Ok the slides were pretty but the good stuff is always in the Q&A session. Since the last slide was about Windows Academic Program, a program to license Windows source code to universities to research and teach Computer Science courses, I asked him to comment on those who say that you should not go and look at Windows source code because then you can never work with anything else ever again. Bill gave a long answer explaining tainting in general but not really answering the question. I was surprised that he didn't deliver an official "Microsoft statement", so I asked whether I really was the first one to ask such a question and he confirmed that this is something they will have to work on. I'm left wondering whether Bill really did not have a good answer or whether he just talked about salmon recipes because he cannot say anything not approved by the PR department. Since he is a smart guy, I actually believe the latter :-)

Then another guy asked about Microsoft and Mono, whereupon Bill got some laughter with: "Now that one I do get a lot!". And indeed, he did deliver a memorized Microsoft statement. Later we all laughed at this and the PR Lady (whose name I have forgotten, I'm so sorry) thought that was very perceptive of me. The official statement is that the ECMA stuff in .NET is free, but the things MS has developed on top of that is not and Bill (well the words came out of your mouth so...) thinks it's not fair that someone would just copy that work. As one of the "approved answers" brainstormed by Microsoft PR, it was one of those things that sound okay but doesn't really fairly address the actual question. So I
followed up with asking whether I've understood correctly that the ECMA specification is really just the very basics (the runtime, Bill clarified) and by his answer you could not have interoperability on the really interesting stuff like ASP.NET or Windows.Forms. Bill again tried to defend the "party line" with "sure you can do interesting things with the ECMA specification" and that nobody really wants to run Office on Linux. Since he is such a nice guy, and since I had promised my Microsoft-friends not to "say anything bad" I didn't say that I could think of many people who might want to run ASP.NET with Apache on a Linux server. Bills final words: "In any case, we never said you would be able to
do that", were at least a fair and straight answer from a fair and straight guy.

Now stepping out from the Rantasauna for a while, let's see how this relates to the rest of the world. With such a statement straight out of Redmond, it looks to me like:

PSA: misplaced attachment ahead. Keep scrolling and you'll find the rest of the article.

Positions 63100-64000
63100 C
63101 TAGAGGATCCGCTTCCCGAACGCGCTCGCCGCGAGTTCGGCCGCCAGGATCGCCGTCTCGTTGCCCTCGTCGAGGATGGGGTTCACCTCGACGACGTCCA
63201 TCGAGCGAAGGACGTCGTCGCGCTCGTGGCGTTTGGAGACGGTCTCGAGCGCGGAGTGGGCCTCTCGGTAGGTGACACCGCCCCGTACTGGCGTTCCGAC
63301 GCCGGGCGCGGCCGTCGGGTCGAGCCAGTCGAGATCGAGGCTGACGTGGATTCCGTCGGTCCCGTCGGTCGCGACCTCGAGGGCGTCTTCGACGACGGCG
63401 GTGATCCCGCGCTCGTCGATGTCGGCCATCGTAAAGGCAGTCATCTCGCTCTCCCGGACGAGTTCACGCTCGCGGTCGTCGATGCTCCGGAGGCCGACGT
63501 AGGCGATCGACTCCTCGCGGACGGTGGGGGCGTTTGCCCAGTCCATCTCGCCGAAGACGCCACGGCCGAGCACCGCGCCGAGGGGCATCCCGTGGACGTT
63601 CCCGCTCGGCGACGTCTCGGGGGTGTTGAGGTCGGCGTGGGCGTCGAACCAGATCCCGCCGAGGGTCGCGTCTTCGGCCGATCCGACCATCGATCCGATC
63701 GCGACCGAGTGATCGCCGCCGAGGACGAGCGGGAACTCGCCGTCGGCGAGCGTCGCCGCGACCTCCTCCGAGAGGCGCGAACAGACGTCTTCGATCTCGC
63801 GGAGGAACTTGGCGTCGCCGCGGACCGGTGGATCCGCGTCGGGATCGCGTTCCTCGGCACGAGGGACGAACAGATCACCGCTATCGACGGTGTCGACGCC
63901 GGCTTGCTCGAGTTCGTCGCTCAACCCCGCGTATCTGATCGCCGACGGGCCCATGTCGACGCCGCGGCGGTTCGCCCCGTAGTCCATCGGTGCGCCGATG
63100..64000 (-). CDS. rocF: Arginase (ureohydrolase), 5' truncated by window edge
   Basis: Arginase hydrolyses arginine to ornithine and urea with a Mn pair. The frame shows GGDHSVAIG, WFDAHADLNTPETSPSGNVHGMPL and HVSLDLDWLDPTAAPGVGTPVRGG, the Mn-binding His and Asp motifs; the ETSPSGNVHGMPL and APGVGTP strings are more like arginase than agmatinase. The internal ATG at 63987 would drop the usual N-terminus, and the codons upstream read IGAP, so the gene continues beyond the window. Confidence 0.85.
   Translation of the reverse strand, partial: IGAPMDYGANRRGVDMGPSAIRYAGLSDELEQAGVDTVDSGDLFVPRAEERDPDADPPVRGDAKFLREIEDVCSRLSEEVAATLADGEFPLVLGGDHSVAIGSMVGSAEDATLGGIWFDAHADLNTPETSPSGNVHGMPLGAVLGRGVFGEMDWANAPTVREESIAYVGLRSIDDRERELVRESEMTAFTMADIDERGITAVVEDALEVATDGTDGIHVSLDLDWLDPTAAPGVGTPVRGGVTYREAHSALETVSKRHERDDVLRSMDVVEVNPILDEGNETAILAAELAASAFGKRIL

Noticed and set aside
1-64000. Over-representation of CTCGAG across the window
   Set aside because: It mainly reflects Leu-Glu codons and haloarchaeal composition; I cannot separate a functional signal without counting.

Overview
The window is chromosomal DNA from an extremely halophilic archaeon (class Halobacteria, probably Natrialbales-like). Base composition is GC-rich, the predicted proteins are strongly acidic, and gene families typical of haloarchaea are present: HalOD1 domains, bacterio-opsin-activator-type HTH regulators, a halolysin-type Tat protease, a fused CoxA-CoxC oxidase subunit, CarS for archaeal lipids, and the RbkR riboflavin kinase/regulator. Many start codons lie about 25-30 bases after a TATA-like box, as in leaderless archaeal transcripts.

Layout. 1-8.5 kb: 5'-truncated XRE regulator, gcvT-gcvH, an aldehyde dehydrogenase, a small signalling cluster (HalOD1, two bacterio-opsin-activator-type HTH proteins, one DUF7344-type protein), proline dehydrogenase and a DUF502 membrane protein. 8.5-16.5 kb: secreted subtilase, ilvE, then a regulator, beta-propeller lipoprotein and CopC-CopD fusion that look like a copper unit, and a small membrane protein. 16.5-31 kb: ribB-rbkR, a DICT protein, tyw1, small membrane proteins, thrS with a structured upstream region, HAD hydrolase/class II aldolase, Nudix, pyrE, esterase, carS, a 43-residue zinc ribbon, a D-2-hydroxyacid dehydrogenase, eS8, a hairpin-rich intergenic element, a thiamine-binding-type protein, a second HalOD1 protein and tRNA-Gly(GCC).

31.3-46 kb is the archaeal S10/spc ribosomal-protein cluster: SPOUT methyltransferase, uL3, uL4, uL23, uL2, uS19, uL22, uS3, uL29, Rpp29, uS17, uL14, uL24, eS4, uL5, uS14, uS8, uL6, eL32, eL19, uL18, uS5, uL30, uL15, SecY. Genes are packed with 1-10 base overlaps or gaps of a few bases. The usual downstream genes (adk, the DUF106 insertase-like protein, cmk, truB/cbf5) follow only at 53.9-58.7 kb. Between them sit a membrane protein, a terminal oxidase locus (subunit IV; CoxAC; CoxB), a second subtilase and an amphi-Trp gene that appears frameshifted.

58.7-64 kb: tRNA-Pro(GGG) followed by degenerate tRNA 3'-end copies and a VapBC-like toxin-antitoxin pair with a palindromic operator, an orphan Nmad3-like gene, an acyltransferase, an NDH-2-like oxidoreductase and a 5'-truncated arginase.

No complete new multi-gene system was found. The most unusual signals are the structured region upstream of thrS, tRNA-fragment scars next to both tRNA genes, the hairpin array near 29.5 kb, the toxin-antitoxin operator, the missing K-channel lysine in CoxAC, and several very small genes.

1. All the people who have critized Mono and Miguel, and said that Microsoft will use their patents to clamp down on it, were clearly right. Of course, we should also remember that Miguel has been consistent with his view, that that is okay because he just wants to use Mono with GTK# and doesn't care about Windows.Forms or ASP.NET.
  2. Now we can definitively take .NET away from the list of cross-platform and vendor independent technologies. It is notable that while people have been raising the issue of most of .NET being outside the free ECMA specification, most people have wanted to believe that all of .NET was supposed to be interoperable and cross-platform. In short, we thought it was Microsoft's answer to Java. In fact, while I have never seen an actual Microsoft employee saying it, I have seen consultants (holding MS mvp title) with close connections to MS demonstrating Mono (and things like ASP.NET running on it) as proof that Mono was a cross-platform solution. While it may be true that "we [Microsoft] never said so",
    Microsoft clearly did not denounce these talks either. From a marketing standpoint, it is understandable why they'd want people to believe .NET is a cross platform solution.
  3. The previous point is good to remember, for instance in the current debate about open document formats. It is now clear that just because Microsoft makes something into a "free and open" ECMA standard, it does not necessarily mean anything we normally take those words to mean.
  4. It will be interesting to see how far Microsoft goes to attack the Mono ASP.NET implementation, for instance in non-commercial distributions like Debian. It is clear that Red Hat and Novell have already heard from MS.

Then there is the last question: Is Bill a good guy or a bad guy? ;-) My view is, that he clearly is a good guy, but nevertheless he works for Microsoft. So he might distribute Ubuntu CD's inside Microsoft and his team certainly is doing a great job in fighting a lot of Open Source FUD inside Microsoft. At the same time it is clear his public appearances are approved by the PR department. And let's face it, nobody expects anything else.
Also good to remember is that Bill came to Microsoft from IBM. So he may be an Open Source guy in many respects, but there is no reason to believe that he would ever have spoken against things like software patents anyway.

I remember when Gentoo founder Daniel Robbins joined Bill's team at MS, an LWN commentor accused him of selling out. I replied that "Personally, I think educating the worlds by far largest software company in Open Source is a good thing to do. I'd do it for free." I'm still of that opinion (so Bill if your interested send me a mail) but I have to admit that seeing Bill talk made me wonder whether I would do it for money, if that would mean I'd have to respond to questions with answers approved by a PR lady, however pretty she might be.